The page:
1. Use numbers or percentages

Original: “You’ll learn the biggest mistakes talented, compassionate, spiritual women make that keep them under-earning and under-appreciated – along with ways to stop that immediately.”

After: “How to finally stop making these 5 mistakes that are keeping you underpaid and underappreciated.”

Or: “5 Mistakes that keep you underpaid and underappreciated (no number of professional certifications or over-delivering will help if you continue to do this…)”

One more: “3 Lesser Known Marketing Hacks New Coaches Use to  Attract Premium Clients Consistently – Hacks Unknown Even to 6-figure Coaches…”

2. The one/The only/The secret


“The ONE word to say on a sales call that is responsible for 90% conversions.”

⇒ “The only drug you can mix with your alcohol and not worry about side effects.”

3. Counter objections

As a marketer, your primary job is to anticipate your prospects objections and tackle them head on.

Objections can be enclosed in parentheses or you could use words such as “without” or “even if” to make your argument. 


⇒ How to pick your niche as a freelance copywriter (hint: it’s got nothing to do with your experience or credentials).

⇒ Why your Facebook Ads don’t perform like the influencers ads (and why ‘throwing more money’ at the problem doesn’t help)

⇒ How to get toned arms and legs in your third trimester even if you’ve never done ANY resistance training before.

⇒ How we made $50k in net profits every month without crazy ad spend, Frankenstein Funnels and online courses.

4. What/Why/Who/When/Where/How

Most of my bullets start with these words. Simple and effective!


What I do to stay productive and double my efficiency without working weekends and caving into ‘deadline pressure’.

⇒  How this third tier college graduate lined up interviews with Fortune 500 companies (with an average GPA of 2.8)

When should you ask for a raise (any earlier than this and you’ll risk flat out rejection).

Why prospects aren’t signing up to work with you after you’ve received a “Wow, your sales presentation rocks!”, feedback.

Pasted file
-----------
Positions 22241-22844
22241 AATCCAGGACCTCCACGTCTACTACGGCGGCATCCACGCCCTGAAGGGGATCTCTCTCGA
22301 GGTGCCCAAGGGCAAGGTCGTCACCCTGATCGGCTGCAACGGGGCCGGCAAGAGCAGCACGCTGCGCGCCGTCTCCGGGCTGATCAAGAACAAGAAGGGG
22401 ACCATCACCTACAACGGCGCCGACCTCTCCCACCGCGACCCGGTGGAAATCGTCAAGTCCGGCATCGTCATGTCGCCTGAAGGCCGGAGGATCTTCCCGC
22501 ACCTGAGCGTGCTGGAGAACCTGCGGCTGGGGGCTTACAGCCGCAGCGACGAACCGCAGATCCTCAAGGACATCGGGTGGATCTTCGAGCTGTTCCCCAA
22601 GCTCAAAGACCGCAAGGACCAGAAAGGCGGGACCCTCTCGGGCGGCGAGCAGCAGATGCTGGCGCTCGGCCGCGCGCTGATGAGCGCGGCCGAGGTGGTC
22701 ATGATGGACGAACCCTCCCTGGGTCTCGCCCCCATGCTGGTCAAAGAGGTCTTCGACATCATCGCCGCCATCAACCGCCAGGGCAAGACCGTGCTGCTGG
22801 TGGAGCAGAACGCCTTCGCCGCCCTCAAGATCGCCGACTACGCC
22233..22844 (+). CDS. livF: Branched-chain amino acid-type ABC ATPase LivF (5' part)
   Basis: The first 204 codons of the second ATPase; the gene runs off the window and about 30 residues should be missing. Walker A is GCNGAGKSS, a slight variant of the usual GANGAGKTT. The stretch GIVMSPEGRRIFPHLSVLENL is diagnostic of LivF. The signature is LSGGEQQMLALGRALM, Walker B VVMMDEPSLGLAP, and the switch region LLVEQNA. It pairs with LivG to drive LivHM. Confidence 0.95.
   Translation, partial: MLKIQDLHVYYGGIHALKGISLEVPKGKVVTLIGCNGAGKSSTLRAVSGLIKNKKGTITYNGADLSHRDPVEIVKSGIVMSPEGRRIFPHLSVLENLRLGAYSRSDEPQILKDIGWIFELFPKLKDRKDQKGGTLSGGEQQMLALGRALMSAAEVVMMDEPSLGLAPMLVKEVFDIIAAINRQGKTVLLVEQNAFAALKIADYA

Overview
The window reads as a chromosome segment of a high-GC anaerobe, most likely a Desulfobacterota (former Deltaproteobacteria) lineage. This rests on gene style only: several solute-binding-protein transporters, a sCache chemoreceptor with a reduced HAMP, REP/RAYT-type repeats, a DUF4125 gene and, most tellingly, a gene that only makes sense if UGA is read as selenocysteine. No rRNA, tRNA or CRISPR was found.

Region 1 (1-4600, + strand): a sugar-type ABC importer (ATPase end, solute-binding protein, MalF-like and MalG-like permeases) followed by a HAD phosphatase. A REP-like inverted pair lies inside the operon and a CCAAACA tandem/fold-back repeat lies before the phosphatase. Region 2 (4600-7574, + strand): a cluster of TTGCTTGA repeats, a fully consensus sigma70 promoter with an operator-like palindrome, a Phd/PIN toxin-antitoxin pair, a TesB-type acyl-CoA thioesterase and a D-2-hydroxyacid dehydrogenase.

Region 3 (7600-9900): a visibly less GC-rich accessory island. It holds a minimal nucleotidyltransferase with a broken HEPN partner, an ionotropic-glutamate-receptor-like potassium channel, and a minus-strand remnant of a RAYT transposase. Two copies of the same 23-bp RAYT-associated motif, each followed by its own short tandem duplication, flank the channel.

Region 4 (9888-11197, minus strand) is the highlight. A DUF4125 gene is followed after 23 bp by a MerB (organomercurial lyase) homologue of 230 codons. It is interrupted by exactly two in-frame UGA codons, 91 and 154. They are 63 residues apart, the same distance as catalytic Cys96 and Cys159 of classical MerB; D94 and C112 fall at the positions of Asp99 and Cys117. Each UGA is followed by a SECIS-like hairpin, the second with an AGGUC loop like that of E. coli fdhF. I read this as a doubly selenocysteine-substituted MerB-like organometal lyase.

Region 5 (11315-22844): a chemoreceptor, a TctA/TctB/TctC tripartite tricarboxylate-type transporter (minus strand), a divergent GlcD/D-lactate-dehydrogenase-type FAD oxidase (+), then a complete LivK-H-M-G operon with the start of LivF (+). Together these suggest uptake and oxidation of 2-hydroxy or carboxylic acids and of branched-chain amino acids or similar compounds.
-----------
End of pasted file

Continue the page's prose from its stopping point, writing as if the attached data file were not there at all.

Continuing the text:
Who should you hire as your Facebook Ad strategist and why (hint: not the agency that manages million dollar worth Facebook Ad accounts).

5. Ask a question

Examples: Are you? Do you? Have you? Does your?

Thought provoking questions beg to be answered and can persuade stubborn fence sitters to take action.

Are you highly qualified, have 20 years worth of marketing experience and can’t get a 6-figure salary?

6. ‘Talk’ to your audience

This is the time to get laser specific on who is best suited for your offer. No wishy washy, generic and leaving it open to interpretation works here.

If your service is for digital marketers, call ‘em out.

If your service is for dentists in the Tri-State area, call ‘em out!

⇒ This sales tactic is an essential skill for B2B sales executives if they want to exceed their goals every quarter.

7. Use parentheses

My favorite technique to pump up any bullet is to add a comment in parentheses.

In the examples above, I’ve added parentheses at the end of the opening sentence to create intrigue, counter objections and drop hints.

But you can do so much more with them. Such as:

  • You can offer an ‘easy fix’ for a problem you’ve hinted at in the opening bullet. For instance: (easy fix, yet ignoring this advice may jeopardize your career)
  • Heighten emotion. For instance: (saying this ONE word will create intimacy in your marriage and save you dollars in relationship therapy).


Writing compelling bullet copy takes practice.

Bullets can make great headlines, crossheads, subheadlines and email subject lines.

Most marketers violate the cardinal rule of bullet copywriting by omitting curiosity, emotions, and not making them benefit oriented so that the reader takes action.

The easiest way to do that is:

Step 1: Write a sentence about a feature of your product or service. Another option (if you don’t have a feature) is to write a fact related to your offer.

Step 2: Delete the feature name or fact to stir curiosity.

Step 3: Pump it Up With Fascinations

Bonus tip: You can combine a couple of fascinations to write one bullet point!